New report: the metro Lansing economy
We have included metro Lansing in all our annual reports because mid sized regions anchored by a major research university can do well in a knowledge-driven economy. We use metro Madison, Wisconsin in the report as a comparison to metro Lansing. Metro Madison––although with a population of only 632,000––has a per capita income exceeded by only 12 of the 54 metropolitan areas with population of one million or more.
From 2001-2010, the four county Lansing regional economy––like the state––performed worse than the national economy.
Employment and Wages
In 2010 there were 212,000 jobs in metro Lansing, a decline of 24,000 (-10.1%) from 2001. Just like the nation, underneath the poor jobs record of the decade is the continuing divergence between the high and the low education attainment sectors. Metro Lansing’s employment in the high education attainment was 106,000 in 2010, a loss of 3,000 jobs (-2.6%) from 2001. In health care and education––where the national high education attainment job growth was concentrated––job growth in metro Lansing was 1,653 (3.3%) between 2001 and 2010. In the low education attainment sectors employment was 106,000 in 2010, a decline of 21,000 jobs (-16.3%) from 2001.
The average wage in metro Lansing followed the same pattern as the nation: high education attainment industries growing and low education attainment industries declining. The average wage for all jobs in the Lansing region in 2010 was $42,945, an increase of 4.2% from 2001. (In sharp contrast to the state and metro Detroit and Grand Rapids which had declining average wages.) In the high education attainment sectors the average wage was $53,005 a gain of 9.0%. In the low education attainment sectors the average wage was $32,955, a decline of 5.6% from 2001.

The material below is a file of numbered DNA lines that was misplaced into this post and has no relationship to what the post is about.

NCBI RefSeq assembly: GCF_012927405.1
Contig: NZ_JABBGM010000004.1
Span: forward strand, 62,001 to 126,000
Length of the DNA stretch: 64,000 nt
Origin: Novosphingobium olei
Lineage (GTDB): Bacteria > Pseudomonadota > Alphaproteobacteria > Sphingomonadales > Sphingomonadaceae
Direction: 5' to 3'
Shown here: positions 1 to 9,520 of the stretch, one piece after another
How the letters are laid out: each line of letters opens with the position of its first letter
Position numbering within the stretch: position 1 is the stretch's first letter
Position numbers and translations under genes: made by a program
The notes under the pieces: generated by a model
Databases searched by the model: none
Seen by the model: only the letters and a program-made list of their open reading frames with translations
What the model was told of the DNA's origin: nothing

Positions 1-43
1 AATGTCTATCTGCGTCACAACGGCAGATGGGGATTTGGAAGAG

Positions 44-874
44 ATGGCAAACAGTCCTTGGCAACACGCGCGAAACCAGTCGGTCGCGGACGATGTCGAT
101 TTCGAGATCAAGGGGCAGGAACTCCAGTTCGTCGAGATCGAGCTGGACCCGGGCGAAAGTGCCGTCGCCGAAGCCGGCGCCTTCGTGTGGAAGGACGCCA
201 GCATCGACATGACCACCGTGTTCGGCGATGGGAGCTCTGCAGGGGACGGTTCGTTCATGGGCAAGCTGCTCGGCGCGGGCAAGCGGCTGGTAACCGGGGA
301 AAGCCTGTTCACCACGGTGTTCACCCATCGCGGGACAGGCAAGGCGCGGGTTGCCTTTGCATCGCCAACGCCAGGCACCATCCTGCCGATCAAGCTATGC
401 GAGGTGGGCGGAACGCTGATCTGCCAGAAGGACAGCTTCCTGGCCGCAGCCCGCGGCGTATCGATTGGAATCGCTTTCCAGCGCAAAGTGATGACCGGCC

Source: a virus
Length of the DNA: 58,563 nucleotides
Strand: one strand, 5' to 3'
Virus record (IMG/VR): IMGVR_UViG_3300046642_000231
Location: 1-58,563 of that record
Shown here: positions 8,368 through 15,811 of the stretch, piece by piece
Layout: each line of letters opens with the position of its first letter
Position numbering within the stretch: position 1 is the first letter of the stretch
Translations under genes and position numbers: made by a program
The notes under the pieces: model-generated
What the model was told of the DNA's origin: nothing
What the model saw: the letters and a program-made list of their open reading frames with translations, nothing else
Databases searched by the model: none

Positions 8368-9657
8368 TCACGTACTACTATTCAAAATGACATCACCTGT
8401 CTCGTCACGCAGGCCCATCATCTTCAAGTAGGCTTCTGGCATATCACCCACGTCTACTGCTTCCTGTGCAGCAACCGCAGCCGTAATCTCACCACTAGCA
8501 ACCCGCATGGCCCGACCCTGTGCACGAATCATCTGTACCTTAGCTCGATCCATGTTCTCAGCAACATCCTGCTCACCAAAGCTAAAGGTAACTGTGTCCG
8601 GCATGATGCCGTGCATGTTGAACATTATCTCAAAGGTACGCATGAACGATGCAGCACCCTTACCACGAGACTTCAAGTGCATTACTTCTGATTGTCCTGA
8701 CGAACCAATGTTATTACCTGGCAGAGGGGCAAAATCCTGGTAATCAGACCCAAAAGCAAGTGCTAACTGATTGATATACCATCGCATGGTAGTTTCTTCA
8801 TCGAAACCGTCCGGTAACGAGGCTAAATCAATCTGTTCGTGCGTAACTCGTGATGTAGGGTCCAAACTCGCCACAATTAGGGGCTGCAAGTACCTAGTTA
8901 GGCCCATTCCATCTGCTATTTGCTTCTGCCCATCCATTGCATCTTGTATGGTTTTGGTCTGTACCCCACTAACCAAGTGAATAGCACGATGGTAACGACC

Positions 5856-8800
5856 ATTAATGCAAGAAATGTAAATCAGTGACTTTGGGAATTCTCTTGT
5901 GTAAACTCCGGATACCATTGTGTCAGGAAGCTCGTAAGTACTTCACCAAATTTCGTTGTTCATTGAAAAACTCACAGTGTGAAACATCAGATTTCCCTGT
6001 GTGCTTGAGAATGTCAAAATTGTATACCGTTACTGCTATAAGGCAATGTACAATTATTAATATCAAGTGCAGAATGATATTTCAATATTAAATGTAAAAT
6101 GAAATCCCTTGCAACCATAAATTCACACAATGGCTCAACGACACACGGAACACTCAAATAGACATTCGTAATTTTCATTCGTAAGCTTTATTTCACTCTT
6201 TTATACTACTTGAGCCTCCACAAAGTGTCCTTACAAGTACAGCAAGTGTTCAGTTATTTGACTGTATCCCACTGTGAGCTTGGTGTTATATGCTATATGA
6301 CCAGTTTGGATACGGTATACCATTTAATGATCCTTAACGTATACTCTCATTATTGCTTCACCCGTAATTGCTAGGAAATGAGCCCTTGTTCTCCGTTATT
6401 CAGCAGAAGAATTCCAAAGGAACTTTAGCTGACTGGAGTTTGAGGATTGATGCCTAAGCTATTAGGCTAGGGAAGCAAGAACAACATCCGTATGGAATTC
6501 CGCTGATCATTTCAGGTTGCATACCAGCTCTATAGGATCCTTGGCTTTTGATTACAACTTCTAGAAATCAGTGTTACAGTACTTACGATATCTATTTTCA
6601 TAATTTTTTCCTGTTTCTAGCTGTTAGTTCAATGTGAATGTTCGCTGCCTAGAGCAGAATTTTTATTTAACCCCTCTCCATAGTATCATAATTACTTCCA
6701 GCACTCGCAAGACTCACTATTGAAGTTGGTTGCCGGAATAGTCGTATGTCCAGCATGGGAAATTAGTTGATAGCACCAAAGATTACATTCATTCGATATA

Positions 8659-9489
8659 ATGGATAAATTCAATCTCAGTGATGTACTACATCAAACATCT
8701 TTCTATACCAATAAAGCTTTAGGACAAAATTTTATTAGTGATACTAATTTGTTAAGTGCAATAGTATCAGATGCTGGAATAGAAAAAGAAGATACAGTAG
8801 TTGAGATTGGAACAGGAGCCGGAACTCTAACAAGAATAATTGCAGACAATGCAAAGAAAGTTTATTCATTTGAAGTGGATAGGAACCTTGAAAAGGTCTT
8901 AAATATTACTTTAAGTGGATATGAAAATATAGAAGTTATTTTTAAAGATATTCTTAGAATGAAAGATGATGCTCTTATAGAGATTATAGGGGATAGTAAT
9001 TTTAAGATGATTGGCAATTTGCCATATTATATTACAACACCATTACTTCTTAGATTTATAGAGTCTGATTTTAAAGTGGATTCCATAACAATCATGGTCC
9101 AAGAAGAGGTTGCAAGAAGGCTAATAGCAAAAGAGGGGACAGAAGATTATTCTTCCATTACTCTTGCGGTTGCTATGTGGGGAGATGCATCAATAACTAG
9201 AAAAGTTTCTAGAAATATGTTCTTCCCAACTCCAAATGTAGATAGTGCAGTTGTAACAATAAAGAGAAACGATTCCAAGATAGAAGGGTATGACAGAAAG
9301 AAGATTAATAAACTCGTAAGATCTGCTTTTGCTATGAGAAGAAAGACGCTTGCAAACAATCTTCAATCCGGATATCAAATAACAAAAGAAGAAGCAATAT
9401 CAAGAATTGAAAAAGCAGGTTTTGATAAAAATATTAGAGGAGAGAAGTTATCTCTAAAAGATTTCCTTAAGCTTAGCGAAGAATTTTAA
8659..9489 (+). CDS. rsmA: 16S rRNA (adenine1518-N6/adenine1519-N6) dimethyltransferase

The gap in the average wage between the high and low education attainment sectors grew from $13,687 in 2001 to $20,050. In 2010 the average worker in the high education attainment sectors had wages about 1.6 times that of the average worker in the low education attainment sectors. Metro Lansing’s average wage in 2010 was 5.1% below the national average in the low education attainment industries and in the high education attainment industries, metro Lansing’s average wage in 2010 was 14.6 percent below the national average.
Per capita income in metro Lansing in 2010 was $32,866, a gain of $34 (0.1%) from 2001. But, even more so than for the nation, the underlying sources of region’s personal income is very worrisome, with the big loss of real private sector employment earnings per capita from 2001 – 2010 masked by the even larger personal income gains from government––either government employment earnings or, most importantly, transfer payments.
- Private sector employment earnings per capita in 2010 was a very low $16,705 a loss of $2,082(-11.1%) from 2001
- Government employment earnings per capita in 2010 was a very high $7,697 a gain of $665 (9.5%) from 2001.
- Personal income per capita from interest, dividends and rent was $4,317, a loss of $785 (-15.4%) from 2001.
- Transfer payments per capita in 2010 were $7,119, a gain of $2,536 from 2001 (55.3%).
The dramatic growth in transfer payments was accompanied by a sharp increase in the share of the population who were poor or nearly poor. In 1999, 17.3% of the metro Lansing population had an income that was less than 1.5 times the poverty level. By 2010, this value had increased to 24.3%. Metro Lansing also has an economy that is very dependent on government employment earnings rather than private sector employment earnings. Government employment earnings per capita are nearly 150% of the national average, while private sector employment earnings per capita are 70% of the national average. Rising poverty and growing transfer payments, combined with high government employment earnings and low private sector employment earnings are not a good way to start the 21st Century.
How metro Lansing in 2010 compared to the country
- Proportion of wages from high education attainment industries: 105.3% of US
- Average wage: 91.9% of US
- Average wage in high education attainment industries: 85.4% of US
- Average wage in low education attainment industries: 94.9% of US
- Proportion of adults with a four year degree: 98.6% of US
- Households with income 1.5 times the poverty rate or less: 97.5% of US
- Households with income 4 times the poverty rate or more: 93.8% of US
- Per capita income: 82.3% of US
- Private sector employment earnings per capita: 70.5% of US
- Government employment earnings per capita: 144.9% of US
- Interest, dividends and rent per capita: 64.5% of US
- Transfer payments per capita: 96.0% of US
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